Senator Wyden: Protect Forests not Profits


In the spring of 2002, Oregon Senator Ron Wyden championed a bill through Congress to cancel the controversial Eagle Creek timber sale in the Mt. Hood National Forest.  In doing so, he represented the many thousands of Oregonians who advocate for ecological protection, not commercial exploitation, of our National Forests.

Fast forward 14 years: in this campaign cycle, Senator Wyden is the nation’s top recipient of donations from the timber industry.   Not surprisingly, he is championing a national bill that would remove environmental protections and limit public involvement for timber sales similar to Eagle Creek.  He is also pushing Congress to bypass the EPA and legislatively define burning biomass for energy generation as “carbon-neutral”. 

How things have changed!  Tell Senator Wyden to remember the environmental champion he once was and climb out of the timber industry’s pocket.

Senator Wyden’s current positions are dangerously out of synch with current economic and ecological realities.  Sen. Wyden’s website touts forestry and wood products “one of the state’s signature industries” despite the fact that it only supplies 1.5% of the jobs in Oregon and continues to shed jobs due to mechanization and international trade issues.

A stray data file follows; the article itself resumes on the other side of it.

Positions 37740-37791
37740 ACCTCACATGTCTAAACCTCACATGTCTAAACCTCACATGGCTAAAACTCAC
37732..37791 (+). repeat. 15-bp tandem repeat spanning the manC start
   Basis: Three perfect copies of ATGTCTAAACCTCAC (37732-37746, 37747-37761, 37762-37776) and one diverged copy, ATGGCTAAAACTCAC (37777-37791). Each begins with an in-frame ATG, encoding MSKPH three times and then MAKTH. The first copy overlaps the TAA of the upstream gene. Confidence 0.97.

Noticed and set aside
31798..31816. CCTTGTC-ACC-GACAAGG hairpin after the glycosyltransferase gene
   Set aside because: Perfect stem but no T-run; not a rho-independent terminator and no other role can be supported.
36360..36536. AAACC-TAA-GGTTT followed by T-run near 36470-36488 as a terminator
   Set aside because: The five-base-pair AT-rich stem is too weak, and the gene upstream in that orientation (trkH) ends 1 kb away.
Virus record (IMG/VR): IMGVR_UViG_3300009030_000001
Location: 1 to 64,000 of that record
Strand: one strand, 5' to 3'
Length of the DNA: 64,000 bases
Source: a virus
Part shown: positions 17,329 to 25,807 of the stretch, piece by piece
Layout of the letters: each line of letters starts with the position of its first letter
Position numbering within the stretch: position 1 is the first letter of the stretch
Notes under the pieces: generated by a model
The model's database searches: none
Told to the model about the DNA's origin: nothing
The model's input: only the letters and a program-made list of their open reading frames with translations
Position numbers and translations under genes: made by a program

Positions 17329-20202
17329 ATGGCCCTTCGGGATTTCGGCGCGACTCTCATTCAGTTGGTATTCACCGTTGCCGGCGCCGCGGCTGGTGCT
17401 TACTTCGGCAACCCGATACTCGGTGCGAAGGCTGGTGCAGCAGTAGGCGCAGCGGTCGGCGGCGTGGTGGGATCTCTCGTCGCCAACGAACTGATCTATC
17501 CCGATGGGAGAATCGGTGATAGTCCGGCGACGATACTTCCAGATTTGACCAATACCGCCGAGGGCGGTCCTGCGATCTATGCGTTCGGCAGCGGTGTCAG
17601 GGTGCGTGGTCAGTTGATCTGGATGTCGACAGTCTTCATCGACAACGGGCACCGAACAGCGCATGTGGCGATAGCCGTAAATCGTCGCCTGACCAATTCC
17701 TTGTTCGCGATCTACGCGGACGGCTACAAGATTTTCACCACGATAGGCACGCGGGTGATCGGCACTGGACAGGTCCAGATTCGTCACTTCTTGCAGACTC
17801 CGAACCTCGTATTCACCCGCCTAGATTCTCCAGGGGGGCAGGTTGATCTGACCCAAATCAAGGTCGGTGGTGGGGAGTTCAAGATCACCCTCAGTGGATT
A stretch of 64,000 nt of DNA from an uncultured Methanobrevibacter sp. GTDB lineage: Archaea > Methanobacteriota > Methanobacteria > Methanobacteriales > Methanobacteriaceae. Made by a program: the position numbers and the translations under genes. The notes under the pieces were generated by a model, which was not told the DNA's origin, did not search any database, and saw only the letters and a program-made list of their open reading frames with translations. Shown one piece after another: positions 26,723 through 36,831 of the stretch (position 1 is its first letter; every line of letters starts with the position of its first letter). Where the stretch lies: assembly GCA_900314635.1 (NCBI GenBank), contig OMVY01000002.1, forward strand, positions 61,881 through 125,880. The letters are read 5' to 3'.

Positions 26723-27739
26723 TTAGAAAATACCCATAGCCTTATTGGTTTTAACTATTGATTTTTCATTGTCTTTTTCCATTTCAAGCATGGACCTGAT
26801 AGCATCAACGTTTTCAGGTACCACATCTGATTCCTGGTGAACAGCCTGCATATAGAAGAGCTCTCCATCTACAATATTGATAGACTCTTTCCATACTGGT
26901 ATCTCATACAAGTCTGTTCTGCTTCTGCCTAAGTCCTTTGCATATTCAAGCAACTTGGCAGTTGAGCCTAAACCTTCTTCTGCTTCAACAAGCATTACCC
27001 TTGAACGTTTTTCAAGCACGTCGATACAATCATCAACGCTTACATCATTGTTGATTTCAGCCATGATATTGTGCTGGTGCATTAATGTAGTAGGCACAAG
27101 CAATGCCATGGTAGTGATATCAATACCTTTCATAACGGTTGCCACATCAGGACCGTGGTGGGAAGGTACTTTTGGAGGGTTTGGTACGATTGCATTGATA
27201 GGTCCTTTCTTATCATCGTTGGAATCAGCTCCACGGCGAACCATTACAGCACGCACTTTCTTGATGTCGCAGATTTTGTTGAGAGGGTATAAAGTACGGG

In contrast, protecting the ecological integrity of National Forests is more important than ever to support climate resiliency, provide cold clean water for endangered salmon and municipal water supplies, and preserve biodiversity as habitat for imperiled species shrinks. 

With Ron Wyden as a senior member of the Senate Energy and Natural Resources Committee, the question of who influences his position on National Forest management matters more than ever.  The timber industry is able to donate $103,115 to Wyden’s campaign; we need to counter their money with the voice of the people!

Let Senator Wyden know what you think about his greenwashing biomass energy and commercial logging on National Forests, and encourage him to work for policies that benefit the majority of Oregonians - not just the few who profit from the timber industry.